An index-based approach to assess the water availability for irrigated agriculture in sub-Saharan Africa
Abou Zaki, Nizar; Torabi Haghighi, Ali; Rossi, Pekka M.; Xenarios, Stefanos; Kløve, Bjørn (2018-07-05)
Abou Zaki, N.; Torabi Haghighi, A.; Rossi, P.M.; Xenarios, S.; Kløve, B. An Index-Based Approach to Assess the Water Availability for Irrigated Agriculture in Sub-Saharan Africa. Water 2018, 10, 896
© 2018 by the authors. Licensee MDPI, Basel, Switzerland. This article is an open access article distributed under the terms and conditions of the Creative Commons Attribution (CC BY) license (http://creativecommons.org/licenses/by/4.0/).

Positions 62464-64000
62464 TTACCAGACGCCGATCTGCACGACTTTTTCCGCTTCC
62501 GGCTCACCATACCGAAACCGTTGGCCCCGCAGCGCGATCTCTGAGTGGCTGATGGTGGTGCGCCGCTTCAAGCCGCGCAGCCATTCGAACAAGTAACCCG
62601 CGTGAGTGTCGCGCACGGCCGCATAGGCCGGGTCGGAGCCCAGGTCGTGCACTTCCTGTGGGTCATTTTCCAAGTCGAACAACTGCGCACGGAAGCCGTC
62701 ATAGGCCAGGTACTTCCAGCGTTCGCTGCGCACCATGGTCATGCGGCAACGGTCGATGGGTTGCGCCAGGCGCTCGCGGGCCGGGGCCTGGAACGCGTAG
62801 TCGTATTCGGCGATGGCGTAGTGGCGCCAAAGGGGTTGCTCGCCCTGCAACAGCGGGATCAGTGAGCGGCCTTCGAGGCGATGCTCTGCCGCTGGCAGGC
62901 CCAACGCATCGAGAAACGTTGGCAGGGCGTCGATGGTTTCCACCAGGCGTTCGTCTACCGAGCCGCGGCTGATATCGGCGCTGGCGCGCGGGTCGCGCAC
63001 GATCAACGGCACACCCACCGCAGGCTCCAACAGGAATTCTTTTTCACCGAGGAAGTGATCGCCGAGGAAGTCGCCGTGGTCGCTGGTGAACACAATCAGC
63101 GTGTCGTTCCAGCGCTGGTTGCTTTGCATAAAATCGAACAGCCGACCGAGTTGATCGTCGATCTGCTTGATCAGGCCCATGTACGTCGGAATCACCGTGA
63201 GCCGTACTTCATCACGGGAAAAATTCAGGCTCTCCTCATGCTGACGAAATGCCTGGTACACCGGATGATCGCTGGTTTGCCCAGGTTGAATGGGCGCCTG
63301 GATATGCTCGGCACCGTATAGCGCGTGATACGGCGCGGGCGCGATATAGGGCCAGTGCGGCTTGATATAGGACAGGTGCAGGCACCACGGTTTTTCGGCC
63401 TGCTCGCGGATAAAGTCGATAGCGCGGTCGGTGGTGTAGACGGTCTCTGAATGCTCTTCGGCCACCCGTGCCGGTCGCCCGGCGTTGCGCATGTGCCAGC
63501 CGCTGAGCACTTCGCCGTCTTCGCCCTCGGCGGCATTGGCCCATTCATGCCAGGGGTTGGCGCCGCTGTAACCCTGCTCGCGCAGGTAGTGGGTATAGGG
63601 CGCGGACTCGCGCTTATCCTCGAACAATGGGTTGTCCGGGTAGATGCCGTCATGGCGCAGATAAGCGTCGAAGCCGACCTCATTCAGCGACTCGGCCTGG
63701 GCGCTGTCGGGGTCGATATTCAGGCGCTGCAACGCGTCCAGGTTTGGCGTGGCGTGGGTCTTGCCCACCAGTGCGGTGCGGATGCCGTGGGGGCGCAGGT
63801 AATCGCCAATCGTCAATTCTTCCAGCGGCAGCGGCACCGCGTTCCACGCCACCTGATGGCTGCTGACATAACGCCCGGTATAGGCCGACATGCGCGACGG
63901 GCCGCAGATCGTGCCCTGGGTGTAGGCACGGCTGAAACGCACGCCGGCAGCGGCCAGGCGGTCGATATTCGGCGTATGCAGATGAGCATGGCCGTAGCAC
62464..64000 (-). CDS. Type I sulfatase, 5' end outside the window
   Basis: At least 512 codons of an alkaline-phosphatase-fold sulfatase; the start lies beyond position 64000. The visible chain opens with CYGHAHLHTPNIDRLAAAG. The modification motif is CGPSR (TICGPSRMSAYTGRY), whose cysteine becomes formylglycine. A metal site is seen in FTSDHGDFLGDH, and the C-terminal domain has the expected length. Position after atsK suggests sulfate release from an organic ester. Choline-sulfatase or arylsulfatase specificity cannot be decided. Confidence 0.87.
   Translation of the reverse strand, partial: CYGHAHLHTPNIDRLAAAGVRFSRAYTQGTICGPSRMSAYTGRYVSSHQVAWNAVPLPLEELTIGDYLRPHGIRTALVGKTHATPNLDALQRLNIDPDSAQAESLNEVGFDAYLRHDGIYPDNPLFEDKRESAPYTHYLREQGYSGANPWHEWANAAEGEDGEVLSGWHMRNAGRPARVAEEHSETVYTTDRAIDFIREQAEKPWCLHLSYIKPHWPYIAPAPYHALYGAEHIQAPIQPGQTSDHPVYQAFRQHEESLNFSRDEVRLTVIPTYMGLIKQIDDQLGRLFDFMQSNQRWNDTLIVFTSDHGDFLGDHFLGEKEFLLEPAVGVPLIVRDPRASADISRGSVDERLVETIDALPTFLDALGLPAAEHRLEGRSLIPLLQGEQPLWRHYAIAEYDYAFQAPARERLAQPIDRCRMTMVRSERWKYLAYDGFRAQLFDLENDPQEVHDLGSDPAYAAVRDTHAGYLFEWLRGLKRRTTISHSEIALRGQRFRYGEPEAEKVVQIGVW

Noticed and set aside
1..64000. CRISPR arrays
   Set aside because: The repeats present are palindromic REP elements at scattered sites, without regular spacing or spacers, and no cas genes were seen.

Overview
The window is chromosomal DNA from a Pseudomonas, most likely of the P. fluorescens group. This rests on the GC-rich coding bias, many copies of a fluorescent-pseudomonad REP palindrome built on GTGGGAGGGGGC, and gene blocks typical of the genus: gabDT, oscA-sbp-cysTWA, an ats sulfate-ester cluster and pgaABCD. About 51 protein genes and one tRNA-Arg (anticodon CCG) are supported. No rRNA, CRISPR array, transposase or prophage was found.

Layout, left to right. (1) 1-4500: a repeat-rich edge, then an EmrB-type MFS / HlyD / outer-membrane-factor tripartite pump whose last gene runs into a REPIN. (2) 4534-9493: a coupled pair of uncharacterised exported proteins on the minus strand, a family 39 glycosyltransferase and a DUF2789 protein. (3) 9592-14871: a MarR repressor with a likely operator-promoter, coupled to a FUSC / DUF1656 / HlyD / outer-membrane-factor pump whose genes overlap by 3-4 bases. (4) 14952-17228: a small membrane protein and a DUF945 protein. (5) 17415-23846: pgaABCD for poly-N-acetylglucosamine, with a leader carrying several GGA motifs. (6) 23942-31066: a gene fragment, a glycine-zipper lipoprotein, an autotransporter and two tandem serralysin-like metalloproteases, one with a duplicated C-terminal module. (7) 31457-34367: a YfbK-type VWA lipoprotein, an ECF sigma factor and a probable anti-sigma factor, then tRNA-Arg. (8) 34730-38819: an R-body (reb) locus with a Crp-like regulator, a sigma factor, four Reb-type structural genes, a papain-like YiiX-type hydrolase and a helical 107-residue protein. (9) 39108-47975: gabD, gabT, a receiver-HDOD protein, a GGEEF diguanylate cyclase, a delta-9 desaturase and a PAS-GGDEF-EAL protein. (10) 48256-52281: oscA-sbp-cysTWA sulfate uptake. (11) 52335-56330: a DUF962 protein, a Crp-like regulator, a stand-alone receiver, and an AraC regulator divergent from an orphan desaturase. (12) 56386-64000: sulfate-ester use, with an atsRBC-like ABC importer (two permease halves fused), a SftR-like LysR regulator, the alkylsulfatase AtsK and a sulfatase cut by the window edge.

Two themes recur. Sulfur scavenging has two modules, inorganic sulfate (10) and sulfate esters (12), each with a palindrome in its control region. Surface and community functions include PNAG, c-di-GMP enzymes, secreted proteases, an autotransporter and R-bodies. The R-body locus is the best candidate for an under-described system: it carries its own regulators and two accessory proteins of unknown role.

Agriculture is a major economic sector in sub-Saharan African (SSA) countries, where it contributes 32 percent of the gross domestic product (GDP) and employs 65 percent of the population. However, SSA countries are farming only a small percentage of their potential cultivable area and are using only a fraction of their renewable water resources. Moreover, despite the importance of land and water resources in SSA, especially in rural areas, there has been little research on their potential. In this study, an index was developed to assess the potential for agriculture, considering renewable water availability of both surface water and groundwater. The index-based approach was then used to assess the potential increase in arable land area in 15 selected SSA countries. The selected countries were classified using the index, based on the availability of renewable water resources nationwide. We also assessed the future water demand by employing three scenarios and combining different rain-fed and irrigated options. The results show that, except for Zimbabwe, the current available surface water or groundwater resources could be sufficient to farm all of the potential cultivable areas in the selected countries when both rain-fed and irrigated systems are fully operational. The findings also indicate that targeted infrastructure projects (e.g., reservoirs, channels), crop management, and water saving techniques could improve surface and groundwater availability in the SSA region.
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